Keluarga Kita: Reflections on Orientation in Bandung

After spending one week at our respective sites, all of us ETAs returned to West Java for two weeks of orientation in Bandung.  Whether exciting or frustrating, or somewhere in-between, we were all bursting with stories from the places which would become our homes for the duration of our grants.

Last year, orientation occurred right after our arrival in Indonesia, before we had had a chance to visit our sites.  I must day I strongly prefer going to site first.  Last year, we were unable to ask site-specific questions of the AMINEF staff members, the research coordinator, and the returners, because we still hadn’t the foggiest idea what we were getting ourselves into.  And as much as we enjoyed getting to know one another, we were also incredibly impatient to get to our sites, which made two weeks in a luxury hotel in the company of thirty-four varied and fascinating individuals a bit less glorious than it might otherwise have been.

This year, after a week of trying to communicate without having yet received Bahasa Indonesia lessons, of trying to figure out just how to use a squat toilet, of realizing that the mosquitos are real in Indonesia… I think everyone was very ready for two weeks of hot showers, a salad bar, and a pool.  This year’s cohort also has the advantage of having had a Pre-Departure Orientation in D.C., which means this is not their first time meeting one another.  Already, they seem considerably closer than our cohort was: they weren’t coming to spend two weeks with a bunch of random Americans, but rather with people whose company they already enjoyed[1].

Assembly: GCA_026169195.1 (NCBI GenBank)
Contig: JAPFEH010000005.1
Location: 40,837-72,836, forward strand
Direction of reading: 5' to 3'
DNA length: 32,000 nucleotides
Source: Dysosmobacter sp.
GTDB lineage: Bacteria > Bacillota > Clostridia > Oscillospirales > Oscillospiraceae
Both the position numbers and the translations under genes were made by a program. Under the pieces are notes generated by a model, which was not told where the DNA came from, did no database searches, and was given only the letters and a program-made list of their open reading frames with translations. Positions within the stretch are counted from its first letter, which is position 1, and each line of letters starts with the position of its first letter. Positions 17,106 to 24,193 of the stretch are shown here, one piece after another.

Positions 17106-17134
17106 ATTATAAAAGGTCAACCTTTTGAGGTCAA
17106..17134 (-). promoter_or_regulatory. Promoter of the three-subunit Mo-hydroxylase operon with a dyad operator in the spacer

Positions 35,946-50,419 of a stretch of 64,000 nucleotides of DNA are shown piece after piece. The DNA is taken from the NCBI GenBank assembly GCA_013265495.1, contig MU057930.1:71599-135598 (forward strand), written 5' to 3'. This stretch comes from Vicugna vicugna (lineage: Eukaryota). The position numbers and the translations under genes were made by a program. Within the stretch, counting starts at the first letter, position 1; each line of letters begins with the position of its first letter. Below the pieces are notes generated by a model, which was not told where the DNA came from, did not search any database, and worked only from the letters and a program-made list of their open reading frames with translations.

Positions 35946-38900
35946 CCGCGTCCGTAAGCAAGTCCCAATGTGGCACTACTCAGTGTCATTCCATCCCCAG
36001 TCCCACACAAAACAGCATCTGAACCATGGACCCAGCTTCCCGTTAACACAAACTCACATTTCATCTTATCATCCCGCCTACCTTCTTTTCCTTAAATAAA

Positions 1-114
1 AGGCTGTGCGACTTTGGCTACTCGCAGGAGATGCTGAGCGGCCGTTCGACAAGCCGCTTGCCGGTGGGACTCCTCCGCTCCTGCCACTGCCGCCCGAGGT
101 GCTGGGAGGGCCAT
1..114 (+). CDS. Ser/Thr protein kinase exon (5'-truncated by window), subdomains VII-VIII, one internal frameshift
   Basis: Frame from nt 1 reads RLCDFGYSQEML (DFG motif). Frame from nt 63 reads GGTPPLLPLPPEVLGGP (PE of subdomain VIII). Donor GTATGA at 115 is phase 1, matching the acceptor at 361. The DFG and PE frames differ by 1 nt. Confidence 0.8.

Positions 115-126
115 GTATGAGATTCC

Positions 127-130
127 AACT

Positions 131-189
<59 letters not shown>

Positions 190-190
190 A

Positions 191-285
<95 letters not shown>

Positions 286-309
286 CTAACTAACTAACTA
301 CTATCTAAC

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This year’s crew with the U.S. Ambassador. Thanks AMINEF for the photo!

For those of us returning with the Indonesia ETA program, orientation was also quite different in that we were not merely participants this year, but were rather running sessions of our own.  I won’t pretend this didn’t make me a little nervous at times (since when am I any kind of authority on how to be a good ally or how to contend with harassment in a foreign country? I’m still figuring all of that out for myself), but in the end all the returner-led sessions seemed to go rather well.

And of course, even as we were leading sessions in order to help the new ETAs, we learned so much from orientation as well, mostly from our fellow ETAs.  One of the beauties of the Fulbright program is that it brings together people from a variety of backgrounds[2], all with a different toolkit with which to explore and understand our experience here.  I am thrilled to have the opportunity to continue to learn from and grow with all of the wonderful people who make up the ETA family this year.

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Special shout out to the Sulawesi Crew. Thanks again, AMINEF, for the photo.

It also doesn’t hurt that everyone in the cohort is just so darn lovely.  Whether we were studying Bahasa, practicing our teaching, or just chilling by the pool, I was always immersed in wonderful conversations with fabulous company.

It doesn’t get much better than that.

[1] If it sounds like I’m a bit jealous of this year’s cohort in this respect… to be honest, I kind of am.  But at the same time, I would not have traded my first cohort for the world, and my only regret is having not been able to get to know them better prior to arriving in Indonesia.

[2] This is not to say that the Fulbright Program does not need to work on the diversity of its program, especially in regards to race and SES, as this is an issue which Fulbright acknowledged at our PDO (they didn’t really offer up a concrete plan to combat this, but at least they have noticed, and will hopefully respond to it).  However, there is no denying the variety of disciplines and experiences our cohort comes from, nonetheless.

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